The London School of Economics has released a new study on the impact of digital music sharing, with three main conclusions:
1) Creative industry revenues are NOT on an overall decline due to the industry’s lack of adaptability.
2) An “Inclusive Collaborative Digital Culture” has emerged and is here to stay.
3) Implementing punitive measures against individual copyright infringers does not produce the significant impact that the industry claims it does.
The study took a closer look at the Digital Economy Act (DEA) of 2010 and specifically its measures for copyright enforcement. It also took a closer looker at how a more fluid digital culture is affecting media industries.
And one of the biggest findings was that newer formats and models are regenerating businesses, instead of degenerating them: “The data on changing sources of revenue show that new business models such as streaming and subscriptions are growth areas.
“They are bringing in increased income for the industry.”
This accounts for not only the music industry but also the publishing, film and gaming industries, as well. And if gaming can adapt, why can’t music?
“The gaming industry has been generating new income streams very successfully by developing combinations of free advertising models, in-apps buying and micro-pricing.”
The digital age has also brought with it a collaborative culture – and studies have repeatedly shown that neither financial compensation nor exclusive ownership of intellectual works are the primary motivators for crowd-sourced and crowd-funded creative projects, for example.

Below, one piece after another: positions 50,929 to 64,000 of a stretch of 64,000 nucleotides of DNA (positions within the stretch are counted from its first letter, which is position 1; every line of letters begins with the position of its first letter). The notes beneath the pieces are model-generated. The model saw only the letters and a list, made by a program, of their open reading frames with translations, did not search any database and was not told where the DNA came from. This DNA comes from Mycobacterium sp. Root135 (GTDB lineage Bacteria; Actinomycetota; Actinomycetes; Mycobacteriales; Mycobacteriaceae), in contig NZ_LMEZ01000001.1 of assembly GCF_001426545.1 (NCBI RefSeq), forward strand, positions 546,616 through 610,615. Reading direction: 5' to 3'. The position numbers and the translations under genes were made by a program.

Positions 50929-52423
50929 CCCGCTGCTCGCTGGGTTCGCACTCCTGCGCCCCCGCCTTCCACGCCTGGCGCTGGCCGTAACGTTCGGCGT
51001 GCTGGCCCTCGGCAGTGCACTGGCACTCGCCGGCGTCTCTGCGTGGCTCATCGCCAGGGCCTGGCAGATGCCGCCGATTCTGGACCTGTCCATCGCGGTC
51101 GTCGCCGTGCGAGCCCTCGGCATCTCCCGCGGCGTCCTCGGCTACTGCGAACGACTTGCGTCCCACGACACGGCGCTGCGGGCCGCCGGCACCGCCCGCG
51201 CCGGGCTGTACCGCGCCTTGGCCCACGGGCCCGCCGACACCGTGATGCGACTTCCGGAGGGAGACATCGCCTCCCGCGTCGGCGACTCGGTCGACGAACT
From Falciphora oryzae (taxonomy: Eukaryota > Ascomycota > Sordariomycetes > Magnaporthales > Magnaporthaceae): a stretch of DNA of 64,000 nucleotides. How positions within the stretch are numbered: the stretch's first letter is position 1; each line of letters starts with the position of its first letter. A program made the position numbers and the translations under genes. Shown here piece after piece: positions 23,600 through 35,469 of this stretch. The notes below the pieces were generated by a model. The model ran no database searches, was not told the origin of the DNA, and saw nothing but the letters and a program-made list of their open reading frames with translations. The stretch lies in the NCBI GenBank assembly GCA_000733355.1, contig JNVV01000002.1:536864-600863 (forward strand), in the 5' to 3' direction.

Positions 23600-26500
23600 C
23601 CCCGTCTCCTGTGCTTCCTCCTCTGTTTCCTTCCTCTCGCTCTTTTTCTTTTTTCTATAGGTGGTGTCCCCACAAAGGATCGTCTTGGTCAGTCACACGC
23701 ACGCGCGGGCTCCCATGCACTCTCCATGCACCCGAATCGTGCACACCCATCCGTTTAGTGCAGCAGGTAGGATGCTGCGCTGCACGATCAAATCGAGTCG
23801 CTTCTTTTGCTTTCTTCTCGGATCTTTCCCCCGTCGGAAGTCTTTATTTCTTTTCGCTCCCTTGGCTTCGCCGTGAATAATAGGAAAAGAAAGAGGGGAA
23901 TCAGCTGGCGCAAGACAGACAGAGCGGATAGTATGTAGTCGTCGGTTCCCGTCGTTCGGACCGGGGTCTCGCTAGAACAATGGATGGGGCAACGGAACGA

Instead, as can be seen in the case of the rise of Creative Commons (CC) licenses (growing from 50 million in 2006 to over 450 million in 2011, “the digital world is thriving on ubiquitous digital content sharing.”
Perhaps most importantly, the report directly challenges DEA attempts to block infringing sites, while penalizing individuals identified as copyright infringers. LSE argues that there is absolutely no evidence that the 23 percent to 25 percent increase in iTunes sales after the French HADOPI’s implementation was a direct result of the HADOPI law.
Citing the Judicial Review of the DEA in 2011, the the LSE quotes the judge’s decision:
“I accept that the chilling effect is now a well-documented phenomenon, and I acknowledge that the concerns of the interveners are genuine and that there is in the present context a risk of some chilling effect. The difficulty again is to assess, at this stage, the likely magnitude of such an effect.”
In summary, LSE’s brief on “Copyright and Creation” suggests that although “the music industry may be stagnating…
“the drastic decline in revenues warned of by the lobby associations of record labels is not in evidence” and that “targeting individual internet users is not likely to reverse the trend toward an online sharing culture…”
Read the full brief here: